Dave, are you saying that this is two phrases, one being "they kindly did invite me to a flowing bowl" and the other being, "and down they advanced me some money, a shilling from the crown"?

That makes pretty good sense although it seems a bit awkward. That's the best explanation so far.

Bev and Jerry


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Subject: RE: Meaning of 'ball and down'?
From: Noreen
Date: 17 May 15 - 08:39 AM

Yes, Bev and Jerry.
That's what we've all been saying. :)

)


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Subject: RE: Meaning of 'ball and down'?
From: Bev and Jerry
Date: 17 May 15 - 02:32 PM

Thanks. Some of us are slower than others!

Bev and Jerry


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Subject: RE: Meaning of 'ball and down'?
From: Hagman
Date: 17 May 15 - 08:33 PM

See also "The recruited collier" (Roud 3503), also recorded by KR, plus Anne Briggs, Barry Dransfield, Box Fox, and many other:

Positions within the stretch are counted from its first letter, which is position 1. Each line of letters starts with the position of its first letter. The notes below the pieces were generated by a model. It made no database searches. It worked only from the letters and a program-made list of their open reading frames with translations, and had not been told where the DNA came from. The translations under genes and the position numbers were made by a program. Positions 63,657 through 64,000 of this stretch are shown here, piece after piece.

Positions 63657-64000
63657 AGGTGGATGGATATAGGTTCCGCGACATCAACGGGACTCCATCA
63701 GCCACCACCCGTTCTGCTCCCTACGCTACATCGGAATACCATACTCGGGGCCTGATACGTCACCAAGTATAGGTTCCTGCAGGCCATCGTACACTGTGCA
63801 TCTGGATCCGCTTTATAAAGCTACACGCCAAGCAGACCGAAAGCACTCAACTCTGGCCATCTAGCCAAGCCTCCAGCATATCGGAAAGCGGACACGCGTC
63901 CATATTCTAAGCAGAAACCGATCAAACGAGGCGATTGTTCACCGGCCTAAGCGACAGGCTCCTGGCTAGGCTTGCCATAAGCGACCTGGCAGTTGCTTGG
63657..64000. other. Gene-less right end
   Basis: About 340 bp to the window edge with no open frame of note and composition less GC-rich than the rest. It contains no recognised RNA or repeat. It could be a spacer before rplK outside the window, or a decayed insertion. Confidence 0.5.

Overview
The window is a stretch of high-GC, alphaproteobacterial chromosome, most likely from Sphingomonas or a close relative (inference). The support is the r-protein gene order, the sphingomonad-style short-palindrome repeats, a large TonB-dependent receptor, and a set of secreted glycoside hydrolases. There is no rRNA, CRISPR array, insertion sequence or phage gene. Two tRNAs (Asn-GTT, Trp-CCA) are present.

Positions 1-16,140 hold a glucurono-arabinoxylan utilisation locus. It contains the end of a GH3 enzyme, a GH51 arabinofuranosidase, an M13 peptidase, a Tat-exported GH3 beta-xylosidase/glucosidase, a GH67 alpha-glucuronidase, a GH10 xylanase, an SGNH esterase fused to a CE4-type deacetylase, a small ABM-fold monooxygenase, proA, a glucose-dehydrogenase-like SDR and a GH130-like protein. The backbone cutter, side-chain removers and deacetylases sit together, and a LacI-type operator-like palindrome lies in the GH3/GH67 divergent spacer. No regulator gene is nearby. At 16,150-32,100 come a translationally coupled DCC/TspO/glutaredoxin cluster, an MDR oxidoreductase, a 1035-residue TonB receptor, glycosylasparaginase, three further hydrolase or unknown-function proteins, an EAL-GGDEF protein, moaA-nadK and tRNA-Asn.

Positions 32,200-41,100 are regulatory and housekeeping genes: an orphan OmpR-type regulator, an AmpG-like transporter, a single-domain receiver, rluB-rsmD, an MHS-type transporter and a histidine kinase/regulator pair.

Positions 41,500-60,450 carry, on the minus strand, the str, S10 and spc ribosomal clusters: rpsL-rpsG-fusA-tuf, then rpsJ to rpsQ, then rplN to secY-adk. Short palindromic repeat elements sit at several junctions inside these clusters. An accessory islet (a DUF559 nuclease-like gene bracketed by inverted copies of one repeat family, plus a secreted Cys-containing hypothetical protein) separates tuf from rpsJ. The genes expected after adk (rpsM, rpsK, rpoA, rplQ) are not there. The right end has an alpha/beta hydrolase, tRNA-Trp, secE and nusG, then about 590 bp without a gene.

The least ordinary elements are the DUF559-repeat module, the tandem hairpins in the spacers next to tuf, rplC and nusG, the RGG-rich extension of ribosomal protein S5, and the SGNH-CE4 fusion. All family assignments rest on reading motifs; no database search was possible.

"Oh, what's the matter with you, my lass, and where's your dashing Jimmy?
The soldier boys have picked him up and sent him far, far from me.
Last pay day he went off to town and them red-coated fellows
Enticed him in and made him drunk—and he'd be better gone to the gallows.

The very sight of his cockade, it sets us all a-crying,
And me! I nearly fainted twice, I thought that I was dying.
My father would have paid the smart and he'd run for the golden guinea.
But the sergeant swore he'd kissed the book, so now they've got young Jimmy."

"..the golden guinea" = 21 shillings.

(I also recall the old folk tale of why tankards had a glass bottom - always meant to research that one...)

Michael.


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Subject: RE: Meaning of 'ball and down'?
From: MGM·Lion
Date: 18 May 15 - 12:50 AM

To clarify -

"The smart" = 'Smart money -- a sum paid by a recruit, previous to being sworn in, to procure his release from service' (Wikidictionary)

After having "kissed the book" [ie being formally sworn in and kissing The Bible] was thus too late to procure discharge by 'paying the smart'.

≈M≈


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Subject: RE: Meaning of 'ball and down'?
From: Snuffy
Date: 18 May 15 - 10:44 AM

The guinea was the price of buying yourself out, which would be considerably higher than the inducement originally offered to enlist - a single shilling.

Otherwise they would be able to just give the money back and walk away.